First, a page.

New York commuter and Chilean artist Maria Luisa Portuondo Vila believes that she saw the man of her dreams on her way home, and she's elected the whole city of New York to help her reconnect with him.

Vila plastered posters with the man's image on it around the city. The headline of the advert boldly states "Pay attention NY! This is about my heart," and the composite sketch of the 6-foot-1 man with alabaster skin shows a top hat crowning a head full of long wavy hair.

Vila, 30, and the charming stranger's eyes met one evening in November on a Brooklyn-bound 'A' train. When she saw him, she immediately thought, "He was so handsome. He caught my attention because we exchanged glances, and in New York, that's so difficult. In Chile everyone looks at you, but here, no. Nobody looks at you. So we looked at each other and I felt food."

The Chilean-born artist is interning at the Textile Arts Center in the West Village. She arrived from Santiago, Chile in November and only has until March to find the man who was clad in yellow pants and a denim jacket, before she returns to Chile.

The young woman has turned her quest to find her would-be lover into a project called, "Missing Love," and has created a hashtag #missinglove in order to elicit help from the Twitter users to help her find him.

A realist, Vila doesn't expect to start a relationship with him, as she will be going back to Santiago in March, but she want an opportunity to get to know him. She also stated that she feels like he's her "victim" due to the extreme measures that she's gone to in order to find him.

When she saw him that evening, she intended to give him her contact information and found a slip of paper with a drawing of a tree on it in her bag and scribbled down her e-mail address. Planning to pass the paper to him, the subway car was flooded by passengers as Vila exited the train at 14th street, and the two were separated forever.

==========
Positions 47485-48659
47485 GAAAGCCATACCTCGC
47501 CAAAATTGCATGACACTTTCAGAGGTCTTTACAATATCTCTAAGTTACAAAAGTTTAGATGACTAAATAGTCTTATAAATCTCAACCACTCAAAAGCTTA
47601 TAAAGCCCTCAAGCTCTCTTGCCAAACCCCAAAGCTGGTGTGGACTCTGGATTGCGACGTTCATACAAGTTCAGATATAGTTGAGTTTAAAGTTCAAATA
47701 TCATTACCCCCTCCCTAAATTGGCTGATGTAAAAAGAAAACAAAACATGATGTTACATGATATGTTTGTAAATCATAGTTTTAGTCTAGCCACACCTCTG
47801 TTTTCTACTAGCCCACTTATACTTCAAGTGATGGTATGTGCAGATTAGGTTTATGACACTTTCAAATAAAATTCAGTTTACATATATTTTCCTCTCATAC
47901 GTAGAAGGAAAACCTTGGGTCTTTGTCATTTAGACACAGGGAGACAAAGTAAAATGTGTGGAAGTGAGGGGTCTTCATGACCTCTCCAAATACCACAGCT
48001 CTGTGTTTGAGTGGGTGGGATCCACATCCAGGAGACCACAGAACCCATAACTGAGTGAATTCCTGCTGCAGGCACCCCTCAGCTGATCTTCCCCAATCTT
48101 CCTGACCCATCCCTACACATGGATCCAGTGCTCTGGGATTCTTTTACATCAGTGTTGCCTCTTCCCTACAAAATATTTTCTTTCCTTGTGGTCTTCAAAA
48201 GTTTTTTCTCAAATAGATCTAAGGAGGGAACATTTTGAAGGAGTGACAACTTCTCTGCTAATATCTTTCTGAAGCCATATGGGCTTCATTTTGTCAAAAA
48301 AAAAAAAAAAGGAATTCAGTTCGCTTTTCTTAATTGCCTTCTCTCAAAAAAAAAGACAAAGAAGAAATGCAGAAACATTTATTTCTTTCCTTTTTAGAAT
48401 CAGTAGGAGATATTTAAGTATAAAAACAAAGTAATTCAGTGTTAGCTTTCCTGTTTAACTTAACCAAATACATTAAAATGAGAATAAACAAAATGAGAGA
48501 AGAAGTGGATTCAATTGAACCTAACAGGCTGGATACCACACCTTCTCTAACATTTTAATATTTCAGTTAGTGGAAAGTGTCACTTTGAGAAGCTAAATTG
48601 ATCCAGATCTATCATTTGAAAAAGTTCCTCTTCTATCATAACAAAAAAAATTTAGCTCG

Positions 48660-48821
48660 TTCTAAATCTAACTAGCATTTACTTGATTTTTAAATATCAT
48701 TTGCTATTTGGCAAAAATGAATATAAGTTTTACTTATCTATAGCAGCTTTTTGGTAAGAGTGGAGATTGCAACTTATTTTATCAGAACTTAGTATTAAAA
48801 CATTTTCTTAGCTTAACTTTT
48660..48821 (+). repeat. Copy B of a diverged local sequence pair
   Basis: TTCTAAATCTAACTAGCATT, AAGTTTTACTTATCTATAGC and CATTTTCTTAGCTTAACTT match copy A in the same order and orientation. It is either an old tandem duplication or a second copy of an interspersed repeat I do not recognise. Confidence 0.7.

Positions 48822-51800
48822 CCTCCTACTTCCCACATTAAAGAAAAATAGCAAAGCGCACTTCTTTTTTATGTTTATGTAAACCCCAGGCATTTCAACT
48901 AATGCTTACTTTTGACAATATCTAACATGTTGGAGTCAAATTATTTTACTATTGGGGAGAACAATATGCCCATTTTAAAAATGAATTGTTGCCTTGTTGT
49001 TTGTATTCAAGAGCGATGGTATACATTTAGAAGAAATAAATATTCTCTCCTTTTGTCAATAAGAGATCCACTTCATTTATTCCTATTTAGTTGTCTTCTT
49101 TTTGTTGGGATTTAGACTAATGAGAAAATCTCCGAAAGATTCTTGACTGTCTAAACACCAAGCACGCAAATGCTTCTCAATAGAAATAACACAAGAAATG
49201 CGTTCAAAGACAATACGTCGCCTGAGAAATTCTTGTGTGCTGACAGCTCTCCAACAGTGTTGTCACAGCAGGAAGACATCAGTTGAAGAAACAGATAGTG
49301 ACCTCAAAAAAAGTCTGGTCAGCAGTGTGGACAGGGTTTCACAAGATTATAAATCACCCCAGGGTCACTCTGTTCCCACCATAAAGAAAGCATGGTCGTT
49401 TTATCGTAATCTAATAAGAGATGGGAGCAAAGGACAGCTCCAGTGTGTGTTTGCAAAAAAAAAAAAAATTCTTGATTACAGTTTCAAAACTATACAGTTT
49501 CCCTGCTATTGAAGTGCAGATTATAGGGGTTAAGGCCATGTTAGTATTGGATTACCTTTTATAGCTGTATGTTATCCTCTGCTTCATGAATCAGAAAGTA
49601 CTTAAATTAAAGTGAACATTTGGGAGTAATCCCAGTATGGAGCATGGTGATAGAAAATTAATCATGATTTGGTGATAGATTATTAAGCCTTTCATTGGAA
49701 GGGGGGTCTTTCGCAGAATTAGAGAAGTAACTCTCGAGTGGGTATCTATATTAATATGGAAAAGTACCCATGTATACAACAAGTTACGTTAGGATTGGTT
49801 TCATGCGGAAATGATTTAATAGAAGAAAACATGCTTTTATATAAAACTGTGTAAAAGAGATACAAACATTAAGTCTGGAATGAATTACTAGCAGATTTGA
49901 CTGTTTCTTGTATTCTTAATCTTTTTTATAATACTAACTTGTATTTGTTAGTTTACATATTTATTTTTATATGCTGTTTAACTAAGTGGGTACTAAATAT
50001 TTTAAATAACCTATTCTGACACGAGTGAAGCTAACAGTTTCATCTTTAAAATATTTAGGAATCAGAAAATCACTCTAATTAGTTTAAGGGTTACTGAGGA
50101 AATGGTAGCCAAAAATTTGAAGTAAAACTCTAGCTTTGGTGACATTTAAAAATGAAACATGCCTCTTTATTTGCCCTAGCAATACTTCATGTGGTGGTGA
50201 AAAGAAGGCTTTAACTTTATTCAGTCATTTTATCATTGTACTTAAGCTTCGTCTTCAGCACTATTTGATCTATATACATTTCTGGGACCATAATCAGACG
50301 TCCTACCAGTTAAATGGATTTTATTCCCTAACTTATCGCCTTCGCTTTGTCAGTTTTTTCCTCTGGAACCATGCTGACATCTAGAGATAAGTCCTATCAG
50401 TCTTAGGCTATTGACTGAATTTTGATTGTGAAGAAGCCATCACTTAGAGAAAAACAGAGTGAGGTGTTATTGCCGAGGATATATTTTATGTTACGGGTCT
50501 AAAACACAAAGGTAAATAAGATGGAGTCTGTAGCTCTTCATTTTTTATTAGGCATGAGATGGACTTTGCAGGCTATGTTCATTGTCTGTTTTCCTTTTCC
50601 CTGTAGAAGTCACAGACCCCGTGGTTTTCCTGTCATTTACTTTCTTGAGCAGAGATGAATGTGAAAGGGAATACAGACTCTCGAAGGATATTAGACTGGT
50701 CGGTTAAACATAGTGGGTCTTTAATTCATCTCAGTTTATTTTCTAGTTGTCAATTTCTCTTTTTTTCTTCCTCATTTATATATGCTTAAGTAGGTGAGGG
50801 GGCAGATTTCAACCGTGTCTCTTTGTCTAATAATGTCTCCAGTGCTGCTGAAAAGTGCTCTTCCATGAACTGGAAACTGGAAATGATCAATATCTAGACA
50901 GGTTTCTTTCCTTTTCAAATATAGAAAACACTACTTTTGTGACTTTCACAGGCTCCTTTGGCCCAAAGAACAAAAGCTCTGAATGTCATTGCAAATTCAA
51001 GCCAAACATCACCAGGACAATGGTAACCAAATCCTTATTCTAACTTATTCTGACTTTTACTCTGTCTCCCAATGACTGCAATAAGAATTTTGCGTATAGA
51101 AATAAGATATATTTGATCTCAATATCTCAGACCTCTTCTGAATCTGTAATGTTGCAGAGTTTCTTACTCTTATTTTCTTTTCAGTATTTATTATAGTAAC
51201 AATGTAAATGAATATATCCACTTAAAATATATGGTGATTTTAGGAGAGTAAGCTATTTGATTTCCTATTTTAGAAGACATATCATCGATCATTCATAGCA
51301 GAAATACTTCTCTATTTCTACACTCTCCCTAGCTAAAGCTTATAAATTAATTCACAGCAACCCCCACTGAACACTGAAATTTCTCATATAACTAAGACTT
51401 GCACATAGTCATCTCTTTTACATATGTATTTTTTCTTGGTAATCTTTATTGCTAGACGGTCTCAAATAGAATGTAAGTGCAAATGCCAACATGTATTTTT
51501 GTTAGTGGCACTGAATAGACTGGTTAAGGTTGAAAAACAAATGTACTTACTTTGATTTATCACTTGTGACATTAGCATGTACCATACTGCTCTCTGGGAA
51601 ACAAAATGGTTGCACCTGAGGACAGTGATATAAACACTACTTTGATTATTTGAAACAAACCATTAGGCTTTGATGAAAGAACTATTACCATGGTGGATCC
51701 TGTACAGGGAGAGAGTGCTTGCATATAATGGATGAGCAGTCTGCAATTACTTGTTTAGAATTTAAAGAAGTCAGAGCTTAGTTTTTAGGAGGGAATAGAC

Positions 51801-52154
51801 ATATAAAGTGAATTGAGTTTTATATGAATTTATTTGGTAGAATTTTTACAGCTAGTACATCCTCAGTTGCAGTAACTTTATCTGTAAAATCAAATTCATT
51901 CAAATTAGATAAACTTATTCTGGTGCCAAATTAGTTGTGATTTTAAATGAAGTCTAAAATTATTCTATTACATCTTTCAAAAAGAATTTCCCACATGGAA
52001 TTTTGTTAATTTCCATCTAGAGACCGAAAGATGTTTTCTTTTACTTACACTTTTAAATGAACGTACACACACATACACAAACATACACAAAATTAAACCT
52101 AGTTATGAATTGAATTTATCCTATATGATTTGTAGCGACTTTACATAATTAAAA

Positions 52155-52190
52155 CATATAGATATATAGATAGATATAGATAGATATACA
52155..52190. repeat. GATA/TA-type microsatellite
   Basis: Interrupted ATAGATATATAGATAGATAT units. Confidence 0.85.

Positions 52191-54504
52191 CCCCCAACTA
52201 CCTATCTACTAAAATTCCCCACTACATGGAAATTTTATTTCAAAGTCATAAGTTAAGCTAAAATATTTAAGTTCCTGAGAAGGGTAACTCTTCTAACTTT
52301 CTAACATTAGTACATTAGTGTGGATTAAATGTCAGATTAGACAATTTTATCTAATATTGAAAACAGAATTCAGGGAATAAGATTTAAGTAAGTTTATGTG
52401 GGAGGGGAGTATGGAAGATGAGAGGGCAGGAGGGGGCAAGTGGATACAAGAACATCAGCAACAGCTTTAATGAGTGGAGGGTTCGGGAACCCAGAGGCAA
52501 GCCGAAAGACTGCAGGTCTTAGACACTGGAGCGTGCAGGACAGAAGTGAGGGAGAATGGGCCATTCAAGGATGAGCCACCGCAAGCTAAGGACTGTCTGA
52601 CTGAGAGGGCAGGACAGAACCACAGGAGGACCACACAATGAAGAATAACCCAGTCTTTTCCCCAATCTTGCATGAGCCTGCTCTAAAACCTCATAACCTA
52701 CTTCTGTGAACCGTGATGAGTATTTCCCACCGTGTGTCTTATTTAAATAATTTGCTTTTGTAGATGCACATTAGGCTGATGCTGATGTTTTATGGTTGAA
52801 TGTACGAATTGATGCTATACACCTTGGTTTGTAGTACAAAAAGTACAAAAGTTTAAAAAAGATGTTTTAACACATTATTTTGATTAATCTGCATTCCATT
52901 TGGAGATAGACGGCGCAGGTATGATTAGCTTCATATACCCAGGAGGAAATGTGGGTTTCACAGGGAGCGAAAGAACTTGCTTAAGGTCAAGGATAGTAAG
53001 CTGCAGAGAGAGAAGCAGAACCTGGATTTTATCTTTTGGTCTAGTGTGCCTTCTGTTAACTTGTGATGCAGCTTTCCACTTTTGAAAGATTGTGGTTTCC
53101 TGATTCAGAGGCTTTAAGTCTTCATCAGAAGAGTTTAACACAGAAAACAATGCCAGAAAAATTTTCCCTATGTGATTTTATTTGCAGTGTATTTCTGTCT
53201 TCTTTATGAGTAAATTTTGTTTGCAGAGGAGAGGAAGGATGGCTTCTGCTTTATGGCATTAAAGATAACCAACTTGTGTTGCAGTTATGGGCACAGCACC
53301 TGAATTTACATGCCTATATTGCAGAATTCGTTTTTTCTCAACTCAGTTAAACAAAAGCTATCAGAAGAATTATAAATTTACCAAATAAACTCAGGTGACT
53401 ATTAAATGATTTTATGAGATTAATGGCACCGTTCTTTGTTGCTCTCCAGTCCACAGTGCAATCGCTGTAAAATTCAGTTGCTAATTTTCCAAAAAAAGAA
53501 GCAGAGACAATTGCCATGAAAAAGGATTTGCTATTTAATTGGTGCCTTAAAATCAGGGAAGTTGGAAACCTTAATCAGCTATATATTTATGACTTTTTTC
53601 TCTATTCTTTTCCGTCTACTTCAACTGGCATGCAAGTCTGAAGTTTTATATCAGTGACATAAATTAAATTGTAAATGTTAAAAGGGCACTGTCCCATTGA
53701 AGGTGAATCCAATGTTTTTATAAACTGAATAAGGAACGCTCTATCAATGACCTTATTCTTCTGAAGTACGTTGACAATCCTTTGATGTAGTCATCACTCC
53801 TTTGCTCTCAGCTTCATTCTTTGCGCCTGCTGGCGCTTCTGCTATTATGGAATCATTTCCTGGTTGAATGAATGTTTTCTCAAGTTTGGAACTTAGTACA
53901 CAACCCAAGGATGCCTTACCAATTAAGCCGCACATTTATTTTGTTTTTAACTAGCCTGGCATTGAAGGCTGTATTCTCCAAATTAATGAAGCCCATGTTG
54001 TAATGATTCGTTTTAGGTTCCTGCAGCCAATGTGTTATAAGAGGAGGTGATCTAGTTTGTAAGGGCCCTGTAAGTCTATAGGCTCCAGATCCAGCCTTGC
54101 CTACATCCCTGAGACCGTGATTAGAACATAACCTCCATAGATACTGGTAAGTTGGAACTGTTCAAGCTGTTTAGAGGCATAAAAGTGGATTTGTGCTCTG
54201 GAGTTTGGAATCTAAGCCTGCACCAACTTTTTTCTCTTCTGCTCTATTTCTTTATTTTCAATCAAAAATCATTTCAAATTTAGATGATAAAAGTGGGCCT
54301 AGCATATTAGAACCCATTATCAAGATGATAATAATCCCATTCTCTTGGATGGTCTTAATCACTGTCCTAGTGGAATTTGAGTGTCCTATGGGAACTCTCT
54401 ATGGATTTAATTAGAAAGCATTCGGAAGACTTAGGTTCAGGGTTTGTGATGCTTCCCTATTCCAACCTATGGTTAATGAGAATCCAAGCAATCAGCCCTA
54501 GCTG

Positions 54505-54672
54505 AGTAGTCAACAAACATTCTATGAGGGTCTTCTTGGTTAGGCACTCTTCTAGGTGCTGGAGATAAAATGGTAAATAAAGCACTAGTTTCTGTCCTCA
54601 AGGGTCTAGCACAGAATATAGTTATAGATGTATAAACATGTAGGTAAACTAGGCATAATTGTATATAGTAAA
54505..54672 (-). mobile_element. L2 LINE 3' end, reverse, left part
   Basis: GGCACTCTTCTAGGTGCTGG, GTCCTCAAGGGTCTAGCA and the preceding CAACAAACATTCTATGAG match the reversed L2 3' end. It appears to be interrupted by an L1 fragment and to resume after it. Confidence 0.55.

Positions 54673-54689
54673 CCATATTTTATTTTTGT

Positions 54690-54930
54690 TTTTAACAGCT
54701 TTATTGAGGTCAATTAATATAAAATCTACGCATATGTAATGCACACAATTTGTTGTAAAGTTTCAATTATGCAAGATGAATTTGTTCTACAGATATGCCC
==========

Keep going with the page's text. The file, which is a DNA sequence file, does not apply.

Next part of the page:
Between naysayers and the Hollywood-fueled general public, there's debate over the existence of love at first sight. Earl Naumann, writer of Love at First Sight: The Stories and Science Behind Instant Attraction, indicates that there is science behind instant attraction. He states that relationships that are initiated by "love at first sight" feel longer and stronger love than relationships prompted by other types of love.

Nearly two-thirds of the population believe in love at first sight, according to Naumann. He also found that 55 percent of marriages have "love at first sight" roots, and 75 percent of those couples were still married. Also, social scientists and biologists suggest that the smell and ingestion of pheromones are recognized in others who we deem to be "special."